REGAN: Every once in a while something just falls into your lap and you don’t have to do anything. An example of that is a van that I saw that had two things printed on the side — “We speak English” and “We delivery.” That’s sort of like low-hanging fruit. In a way, it’s sort of like cheating. I didn’t create anything; I’m just holding up a mirror. But sometimes comedy is that. You hold up a mirror — it’s not just a regular mirror. Sometimes you’re holding up a mirror that’s refracted a little bit — an alternative version of reality. I think I’m getting very surreal with my answers. I don’t even know what I’m talking about anymore.

DS: Has the “clean” label been a hindrance to your career or has it caused you to go in a direction you might not have wanted?
REGAN: Even though it’s probably given me a wider audience than I might have had [otherwise], that’s not why I do it. I would cringe if I was doing something to get a wider audience. I work that way because I enjoy working that way. You know, there are different ways of approaching things. I don’t like to use those words or talk about those things because I don’t feel like it. I’m not saying others shouldn’t. There are comedians who work blue that are brilliant. It’s not my cup of tea. It does get frustrating when somebody might too easily hang a hat on that, and go, “Oh, that’s why people like it, because it’s clean.” I’d like to think there’s a little bit more to it than that.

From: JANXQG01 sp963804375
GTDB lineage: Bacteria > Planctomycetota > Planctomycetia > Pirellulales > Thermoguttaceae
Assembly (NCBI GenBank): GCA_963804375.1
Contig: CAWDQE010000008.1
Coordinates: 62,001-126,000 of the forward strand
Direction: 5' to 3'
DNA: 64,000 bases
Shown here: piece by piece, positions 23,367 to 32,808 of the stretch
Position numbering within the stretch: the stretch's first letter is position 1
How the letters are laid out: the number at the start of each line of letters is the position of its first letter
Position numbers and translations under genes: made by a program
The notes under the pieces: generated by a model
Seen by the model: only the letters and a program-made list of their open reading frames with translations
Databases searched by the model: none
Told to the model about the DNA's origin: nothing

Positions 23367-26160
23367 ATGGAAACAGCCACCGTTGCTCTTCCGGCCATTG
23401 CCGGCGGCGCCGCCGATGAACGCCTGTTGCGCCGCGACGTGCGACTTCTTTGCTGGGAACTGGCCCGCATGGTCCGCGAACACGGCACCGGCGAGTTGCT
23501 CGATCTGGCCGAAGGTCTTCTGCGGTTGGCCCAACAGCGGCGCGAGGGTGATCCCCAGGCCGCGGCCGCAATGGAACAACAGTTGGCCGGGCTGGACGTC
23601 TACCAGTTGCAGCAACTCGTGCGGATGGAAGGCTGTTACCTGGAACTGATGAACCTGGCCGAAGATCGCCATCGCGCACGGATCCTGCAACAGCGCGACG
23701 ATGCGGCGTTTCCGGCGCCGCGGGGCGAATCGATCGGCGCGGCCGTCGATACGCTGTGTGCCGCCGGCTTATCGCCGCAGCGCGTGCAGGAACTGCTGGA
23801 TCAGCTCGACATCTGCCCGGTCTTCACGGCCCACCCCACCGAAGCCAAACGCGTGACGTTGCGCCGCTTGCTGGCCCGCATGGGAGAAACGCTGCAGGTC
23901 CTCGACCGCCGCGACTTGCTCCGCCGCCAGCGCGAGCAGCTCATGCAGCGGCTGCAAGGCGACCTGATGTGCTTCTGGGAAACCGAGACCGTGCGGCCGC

DS: Would you ever be tempted to throw the F-bomb into a routine just to see what would happen?